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Research Article  |   July 1998
Including the Family Perspective in Sensory Integration Outcomes Research
Author Affiliations
  • Ellen S. Cohn, EdM, OTR/L, FAOTA, is Lecturer, Boston School of Occupational Therapy, Tufts University, 26 Winthrop Street, Medford, Massachusetts 02155
  • Sharon A. Cermak, EdD, OTR/L, FAOTA, is Professor of Occupational Therapy, Sargent College of Health and Rehabilitation Sciences, Boston University, Boston, Massachusetts
Article Information
Sensory Integration and Processing / Research
Research Article   |   July 1998
Including the Family Perspective in Sensory Integration Outcomes Research
American Journal of Occupational Therapy, July/August 1998, Vol. 52, 540-546. doi:10.5014/ajot.52.7.540
American Journal of Occupational Therapy, July/August 1998, Vol. 52, 540-546. doi:10.5014/ajot.52.7.540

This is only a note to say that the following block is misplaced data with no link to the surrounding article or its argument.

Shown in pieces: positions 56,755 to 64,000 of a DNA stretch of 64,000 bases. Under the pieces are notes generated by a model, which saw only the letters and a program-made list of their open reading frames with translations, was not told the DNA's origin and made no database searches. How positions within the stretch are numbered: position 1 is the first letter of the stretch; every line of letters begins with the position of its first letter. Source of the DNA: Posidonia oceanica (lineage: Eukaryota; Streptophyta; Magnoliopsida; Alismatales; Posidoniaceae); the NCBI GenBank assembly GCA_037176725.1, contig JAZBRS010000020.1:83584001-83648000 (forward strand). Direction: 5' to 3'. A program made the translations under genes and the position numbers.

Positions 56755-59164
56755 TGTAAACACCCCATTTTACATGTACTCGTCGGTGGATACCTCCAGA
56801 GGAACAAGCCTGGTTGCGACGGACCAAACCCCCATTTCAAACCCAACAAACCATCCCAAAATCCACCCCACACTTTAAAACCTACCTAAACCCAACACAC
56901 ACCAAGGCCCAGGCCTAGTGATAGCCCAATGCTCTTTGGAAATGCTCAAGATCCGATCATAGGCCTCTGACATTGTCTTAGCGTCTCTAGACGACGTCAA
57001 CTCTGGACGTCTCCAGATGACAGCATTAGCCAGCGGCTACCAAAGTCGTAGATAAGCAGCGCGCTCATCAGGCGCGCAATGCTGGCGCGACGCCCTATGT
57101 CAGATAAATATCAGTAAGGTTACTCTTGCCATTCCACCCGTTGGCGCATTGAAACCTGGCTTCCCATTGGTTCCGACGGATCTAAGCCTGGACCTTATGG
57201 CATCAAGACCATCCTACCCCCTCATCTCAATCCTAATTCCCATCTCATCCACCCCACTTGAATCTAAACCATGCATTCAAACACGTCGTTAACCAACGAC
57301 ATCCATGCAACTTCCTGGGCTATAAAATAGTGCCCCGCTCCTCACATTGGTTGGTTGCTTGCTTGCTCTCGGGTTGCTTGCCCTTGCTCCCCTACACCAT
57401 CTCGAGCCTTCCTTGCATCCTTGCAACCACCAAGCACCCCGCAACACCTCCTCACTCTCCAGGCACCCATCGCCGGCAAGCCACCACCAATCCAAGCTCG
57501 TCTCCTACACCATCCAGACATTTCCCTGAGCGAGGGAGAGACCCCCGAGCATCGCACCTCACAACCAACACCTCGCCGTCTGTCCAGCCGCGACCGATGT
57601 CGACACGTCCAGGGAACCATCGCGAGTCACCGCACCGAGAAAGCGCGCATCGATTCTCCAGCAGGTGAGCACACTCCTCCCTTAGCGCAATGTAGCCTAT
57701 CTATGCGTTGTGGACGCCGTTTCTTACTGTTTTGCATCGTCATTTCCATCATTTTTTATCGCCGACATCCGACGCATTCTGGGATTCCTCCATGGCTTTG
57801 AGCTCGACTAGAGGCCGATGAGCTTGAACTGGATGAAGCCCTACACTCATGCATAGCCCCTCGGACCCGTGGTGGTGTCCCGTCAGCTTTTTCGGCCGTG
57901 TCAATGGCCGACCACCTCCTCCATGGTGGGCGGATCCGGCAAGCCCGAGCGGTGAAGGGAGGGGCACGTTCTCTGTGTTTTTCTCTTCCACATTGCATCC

Abstract

Occupational therapy, along with other health and rehabilitation professions, is experiencing an increased emphasis on measurement of intervention outcomes. The results of outcomes research are being used to develop practice guidelines, set standards for reimbursement, and justify health care policy. The outcome assessments used by therapists reflect our belief systems and the assumptions about behaviors we expect to influence. Using a sensory integration perspective to illustrate key points, we present a conceptual framework that is based on the disablement framework and Coster’s occupational functioning for children model. We highlight the need to examine each of the multiple levels at which intervention may influence child and family function and the links among levels. Sensory integration theory and efficacy studies are reviewed to identify assumptions relative to how sensory integration affects the everyday occupations of children in the context of their families. Potential research methods and assessments are suggested to include the family perspective in outcome studies.